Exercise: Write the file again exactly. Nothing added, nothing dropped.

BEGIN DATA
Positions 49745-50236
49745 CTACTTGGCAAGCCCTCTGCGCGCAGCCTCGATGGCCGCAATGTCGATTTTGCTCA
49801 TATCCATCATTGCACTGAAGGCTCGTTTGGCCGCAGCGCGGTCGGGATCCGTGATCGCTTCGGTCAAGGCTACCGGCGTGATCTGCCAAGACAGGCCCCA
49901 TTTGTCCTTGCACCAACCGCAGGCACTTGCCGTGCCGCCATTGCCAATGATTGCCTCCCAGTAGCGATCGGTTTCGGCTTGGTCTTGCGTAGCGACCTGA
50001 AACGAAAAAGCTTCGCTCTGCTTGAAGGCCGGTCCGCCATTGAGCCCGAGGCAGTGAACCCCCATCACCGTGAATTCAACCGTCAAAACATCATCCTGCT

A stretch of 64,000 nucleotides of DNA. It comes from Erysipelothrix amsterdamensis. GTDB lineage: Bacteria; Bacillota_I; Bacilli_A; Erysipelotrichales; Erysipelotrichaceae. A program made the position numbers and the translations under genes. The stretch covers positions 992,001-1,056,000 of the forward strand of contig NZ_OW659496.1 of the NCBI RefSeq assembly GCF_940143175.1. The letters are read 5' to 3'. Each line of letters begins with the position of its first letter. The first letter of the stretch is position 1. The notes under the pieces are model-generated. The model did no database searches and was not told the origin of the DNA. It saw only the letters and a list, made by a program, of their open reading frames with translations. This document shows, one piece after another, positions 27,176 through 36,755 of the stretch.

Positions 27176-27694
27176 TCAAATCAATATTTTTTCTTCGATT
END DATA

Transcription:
Positions 49745-50236
49745 CTACTTGGCAAGCCCTCTGCGCGCAGCCTCGATGGCCGCAATGTCGATTTTGCTCA
49801 TATCCATCATTGCACTGAAGGCTCGTTTGGCCGCAGCGCGGTCGGGATCCGTGATCGCTTCGGTCAAGGCTACCGGCGTGATCTGCCAAGACAGGCCCCA
49901 TTTGTCCTTGCACCAACCGCAGGCACTTGCCGTGCCGCCATTGCCAATGATTGCCTCCCAGTAGCGATCGGTTTCGGCTTGGTCTTGCGTAGCGACCTGA
50001 AACGAAAAAGCTTCGCTCTGCTTGAAGGCCGGTCCGCCATTGAGCCCGAGGCAGTGAACCCCCATCACCGTGAATTCAACCGTCAAAACATCATCCTGCT

A stretch of 64,000 nucleotides of DNA. It comes from Erysipelothrix amsterdamensis. GTDB lineage: Bacteria; Bacillota_I; Bacilli_A; Erysipelotrichales; Erysipelotrichaceae. A program made the position numbers and the translations under genes. The stretch covers positions 992,001-1,056,000 of the forward strand of contig NZ_OW659496.1 of the NCBI RefSeq assembly GCF_940143175.1. The letters are read 5' to 3'. Each line of letters begins with the position of its first letter. The first letter of the stretch is position 1. The notes under the pieces are model-generated. The model did no database searches and was not told the origin of the DNA. It saw only the letters and a list, made by a program, of their open reading frames with translations. This document shows, one piece after another, positions 27,176 through 36,755 of the stretch.

Positions 27176-27694
27176 TCAAATCAATATTTTTTCTTCGATT